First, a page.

Posts Tagged ‘Add new tag’

Video Blogging

October 27, 2008

As part of the fellowship program, we will be video blogging every month from the field.  For our first assignment, we answered questions about training highlights, preparing for the field, and our hopes and fears for the year to come.

Premal Desai

Sophie Forbes

Ramakrishnan Hariharan

Joanna Harries; or see my blog

Mubarik Imam

Karthik Janakiraman

Heidi Krauel

Joel Montgomery

Nicole Orillac

Suraj Sudhakar

Stay tuned for our next episode…

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Acumen Fund Fellows 2009

October 27, 2008

Welcome to the Acumen Fund Fellows Blog.  We are the 2009 class and obviously, we have huge shoes to fill.  Thank you to Jon Yates, John Tucker, Catherine Casey, Chris Walker, Jawad Aslam, Tricia Morente, and Wangari Muchoki for teaching us from your experiences.  As the previous class did, we will be writing about all our adventures in the field.  Check out our bios below…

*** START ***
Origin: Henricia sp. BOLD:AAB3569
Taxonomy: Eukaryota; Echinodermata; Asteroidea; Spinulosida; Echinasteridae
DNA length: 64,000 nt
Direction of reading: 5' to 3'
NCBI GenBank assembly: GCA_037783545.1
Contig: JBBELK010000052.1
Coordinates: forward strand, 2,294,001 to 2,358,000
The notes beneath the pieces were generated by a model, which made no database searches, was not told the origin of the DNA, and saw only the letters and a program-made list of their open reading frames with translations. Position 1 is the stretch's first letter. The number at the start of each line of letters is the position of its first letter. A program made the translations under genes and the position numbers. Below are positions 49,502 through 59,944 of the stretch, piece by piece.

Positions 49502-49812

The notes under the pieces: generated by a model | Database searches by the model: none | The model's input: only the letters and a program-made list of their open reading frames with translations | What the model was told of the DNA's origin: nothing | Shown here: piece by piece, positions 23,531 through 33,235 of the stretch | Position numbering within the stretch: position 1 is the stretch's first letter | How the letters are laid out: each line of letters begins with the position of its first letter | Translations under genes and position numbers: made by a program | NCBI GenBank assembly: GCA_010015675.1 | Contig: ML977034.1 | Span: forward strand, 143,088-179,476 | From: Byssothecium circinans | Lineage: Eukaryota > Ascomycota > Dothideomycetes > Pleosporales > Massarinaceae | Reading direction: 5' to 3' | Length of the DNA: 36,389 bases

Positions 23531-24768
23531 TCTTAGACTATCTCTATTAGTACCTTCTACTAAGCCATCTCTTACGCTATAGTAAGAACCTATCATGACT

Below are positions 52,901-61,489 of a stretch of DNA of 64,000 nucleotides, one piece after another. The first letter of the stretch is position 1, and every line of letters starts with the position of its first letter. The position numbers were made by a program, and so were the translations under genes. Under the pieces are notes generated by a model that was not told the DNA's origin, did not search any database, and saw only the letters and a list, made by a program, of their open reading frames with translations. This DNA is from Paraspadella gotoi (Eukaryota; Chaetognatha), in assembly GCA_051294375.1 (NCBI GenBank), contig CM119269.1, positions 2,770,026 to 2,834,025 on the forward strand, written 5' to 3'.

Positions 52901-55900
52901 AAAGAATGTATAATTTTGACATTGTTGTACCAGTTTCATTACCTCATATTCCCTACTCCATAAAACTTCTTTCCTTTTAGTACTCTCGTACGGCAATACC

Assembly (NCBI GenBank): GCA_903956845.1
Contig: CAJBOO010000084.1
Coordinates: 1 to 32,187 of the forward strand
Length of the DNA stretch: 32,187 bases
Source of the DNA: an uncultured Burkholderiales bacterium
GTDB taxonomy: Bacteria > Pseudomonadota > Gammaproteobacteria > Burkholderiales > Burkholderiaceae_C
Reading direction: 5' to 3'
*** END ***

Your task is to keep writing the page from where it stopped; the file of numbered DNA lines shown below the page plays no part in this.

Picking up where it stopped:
Premal Desai

Premal is a Senior Program Manager at Microsoft Corp, India, responsible for strategy, planning and delivery of software to enterprises. He has volunteered for LV Prasad Eye Institute and is a former owner of a Gymboree Play & Music franchise in California. Premal earned his MS in Computer Science from University of Texas.

Sophie Forbes

Sophie is a consultant to economic development and microfinance projects in Africa. She served as a Peace Corps volunteer and has worked in ten different countries in senior management and technical advisor roles. Sophie earned her MS from Carnegie Mellon in Public Policy and Management.

Ramakrishnan Hariharan

Ramakrishnan is a consultant in the development and banking sectors with a background in consumer banking and industrial goods. He has served as Head of Operations for Pratham, an NGO working in primary education in India. Ramakrishnan earned a Masters in Management Studies and a BS in Chemistry from Mumbai University.

Joanna Harries

Joanna is a Brand Manager at Unilever in Toronto, where she also leads community focused projects. She has previous experience in natural resources at Conoco Oil and Gas for their UK Division and in hi-tech marketing with Microsoft. Joanna earned her MBA from Wilfrid Laurier University with a focus in Sustainable Strategy.

Mubarik Imam